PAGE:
U.S. Government Stimulus: Will it Work?
During the summer of 2008, signals of a faltering U.S. economy intensified. According to the U.S. Department of Labor (2009), unemployment rates increased. In addition, housing starts and auto sales decreased, stock prices plummeted and some of our financial institutions traveled to Washington, D.C. requesting federal financial assistance. Debate focused on the following questions: Should the government help these companies that arguably constitute the backbone of the U.S. economy? How will these companies use federal funding? Will investing taxpayer dollars in these companies be effective?
Economists’ and Financial Analysts' Perspective
Economists and financial analysts consistently stated they were unsure if an economic stimulus would work. I have the utmost respect and trust in those who have admitted uncertainty on this issue. I have no data to question their judgment. However, based on my research, experience, and observations, I can address why economic and financial analysts are unsure. Diagnosing the symptoms and prescribing a remedy for high unemployment, low stock prices, or fluctuations in the GNP is a science. Understanding what a corporate leader (or civic leader, or individual citizen for that matter) will do with federal financial assistance is not. No one can predict how a corporate leader will utilize financial stimulus dollars.
Economic Stimulus Package Objective
The stimulus objective is to rejuvenate the U.S. economy. First, stimulus dollars have been given to states, cities, and municipalities to improve public services (i.e. streets and sanitation, roads, bridges, etc.). Providing economic stimulus for this initiative has a high probability of success. No civic leader/politician wants the reputation of mis-managing federal funding to improve their communities.
Second, stimulus dollars have been given to U.S. citizens in the form of tax breaks or tax refunds. The expectation is recipients will spend their dollars to help boost the U.S. economy. Undoubtedly, there will be a mixed bag of behavior and attitudes. Some will save, some will pay off debts—specifically credit card debts, some will indeed go out and spend. Every individual will be different, thus, there is room for uncertainty. What we have found from the “Cash for Clunkers” initiative is American citizens will eagerly stimulate the economy—given a $4,500 incentive to do so (EIU Views Wire, 2009).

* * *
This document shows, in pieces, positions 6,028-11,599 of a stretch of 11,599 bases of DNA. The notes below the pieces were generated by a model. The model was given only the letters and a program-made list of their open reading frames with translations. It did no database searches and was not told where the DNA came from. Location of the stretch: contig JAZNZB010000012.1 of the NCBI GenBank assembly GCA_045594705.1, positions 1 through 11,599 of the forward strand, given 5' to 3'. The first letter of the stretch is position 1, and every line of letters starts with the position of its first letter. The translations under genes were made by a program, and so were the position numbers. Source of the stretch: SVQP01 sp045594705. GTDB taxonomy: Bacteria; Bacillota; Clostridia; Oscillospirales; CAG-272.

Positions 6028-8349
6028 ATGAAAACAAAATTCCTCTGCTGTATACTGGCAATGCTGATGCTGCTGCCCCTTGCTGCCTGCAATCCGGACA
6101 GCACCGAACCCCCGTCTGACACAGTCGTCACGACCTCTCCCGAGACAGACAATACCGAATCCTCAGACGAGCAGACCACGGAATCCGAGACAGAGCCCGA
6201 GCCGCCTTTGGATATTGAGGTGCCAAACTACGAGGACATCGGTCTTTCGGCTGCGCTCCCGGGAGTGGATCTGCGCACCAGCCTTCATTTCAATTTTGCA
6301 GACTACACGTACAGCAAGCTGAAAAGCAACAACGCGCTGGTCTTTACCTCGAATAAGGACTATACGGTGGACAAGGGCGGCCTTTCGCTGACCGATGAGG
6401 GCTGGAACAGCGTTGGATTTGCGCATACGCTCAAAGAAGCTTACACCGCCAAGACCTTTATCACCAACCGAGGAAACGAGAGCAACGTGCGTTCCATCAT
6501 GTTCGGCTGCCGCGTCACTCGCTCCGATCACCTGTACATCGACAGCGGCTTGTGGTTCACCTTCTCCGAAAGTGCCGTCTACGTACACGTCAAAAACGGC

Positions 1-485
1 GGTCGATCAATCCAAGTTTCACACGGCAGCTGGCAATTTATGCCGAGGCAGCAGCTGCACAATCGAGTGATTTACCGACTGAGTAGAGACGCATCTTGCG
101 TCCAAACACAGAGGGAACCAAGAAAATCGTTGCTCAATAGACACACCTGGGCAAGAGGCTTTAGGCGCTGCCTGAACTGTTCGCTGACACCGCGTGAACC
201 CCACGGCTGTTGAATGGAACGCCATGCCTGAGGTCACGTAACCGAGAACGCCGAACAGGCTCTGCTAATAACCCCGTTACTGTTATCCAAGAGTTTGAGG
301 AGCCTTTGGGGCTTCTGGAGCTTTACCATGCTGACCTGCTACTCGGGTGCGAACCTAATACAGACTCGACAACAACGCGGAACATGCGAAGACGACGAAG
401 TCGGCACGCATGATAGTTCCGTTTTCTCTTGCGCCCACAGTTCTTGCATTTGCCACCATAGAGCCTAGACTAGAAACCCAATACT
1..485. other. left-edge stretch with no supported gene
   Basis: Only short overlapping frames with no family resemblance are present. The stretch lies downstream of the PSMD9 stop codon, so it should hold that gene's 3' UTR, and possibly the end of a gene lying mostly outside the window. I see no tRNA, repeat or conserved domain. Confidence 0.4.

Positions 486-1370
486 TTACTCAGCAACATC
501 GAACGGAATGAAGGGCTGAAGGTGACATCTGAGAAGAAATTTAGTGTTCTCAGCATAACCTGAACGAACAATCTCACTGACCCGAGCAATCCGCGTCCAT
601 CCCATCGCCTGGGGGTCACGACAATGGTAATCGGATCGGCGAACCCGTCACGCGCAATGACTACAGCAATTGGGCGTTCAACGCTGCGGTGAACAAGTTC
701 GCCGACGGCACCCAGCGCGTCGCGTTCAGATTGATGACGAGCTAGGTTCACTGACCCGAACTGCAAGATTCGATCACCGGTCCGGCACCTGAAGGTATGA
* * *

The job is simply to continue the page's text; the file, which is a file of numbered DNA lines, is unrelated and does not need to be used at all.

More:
Third, stimulus dollars have been given to ailing multi-billion dollar companies. Despite good intentions, this stimulus initiative may not work! And here's why: The objective of a corporation is to make a profit and deliver a favorable ROI for its shareholders (Gardner, 2009). No corporation that requested and received stimulus money is going to use that money on any expense-related activity that adversely impacts their bottom line. Some way, somehow, this money will be reflected in the company's annual reports to enhance their profitability. No corporation will report to their shareholders they received an economic stimulus incentive, yet had an annual operating loss.
A Predictable 9-Month Review
Financial companies’ third quarter profits paint a picture of the results of financial stimulus assistance. Reuters (2009) reported net income for Morgan Stanley at $498 million, US Bancorp at $583 million and Wells Fargo at $2.6 billion. Simultaneous with successful earnings reports was news of corporate executive performance bonuses—again. These activities should not come as a surprise. But the amounts of some of the bonuses may cause alarm.
The concept of corporate executives receiving incentive bonuses is difficult to accept. Approximately 10 percent of American workers are unemployed (Wyss, 2009). There will not be a cost of living increase for senior citizens. As a result, one’s opinion of the success of U.S. financial stimulus depends on one’s perspective.
Gardner, R. (2009). Corporate Leadership Selection: Impact on American Business, Employees, and Society. Bloomington, IN: Authorhouse.
USA Economy: Quick View-Retail Sales Surge on "Cash-for-Clunkers." (September, 2009). EIU Views Wire. Retrieved October 21, 2009 from ProQuest Asian Business and Reference. (Document ID: 1860409671).
Wyss, J. (October, 2009). Spike in job losses is harsh reality of current economic "recovery". McClatchy-Tribune Business News. Retrieved October 18, 2009, from Business Dateline. (Document ID: 1870863611).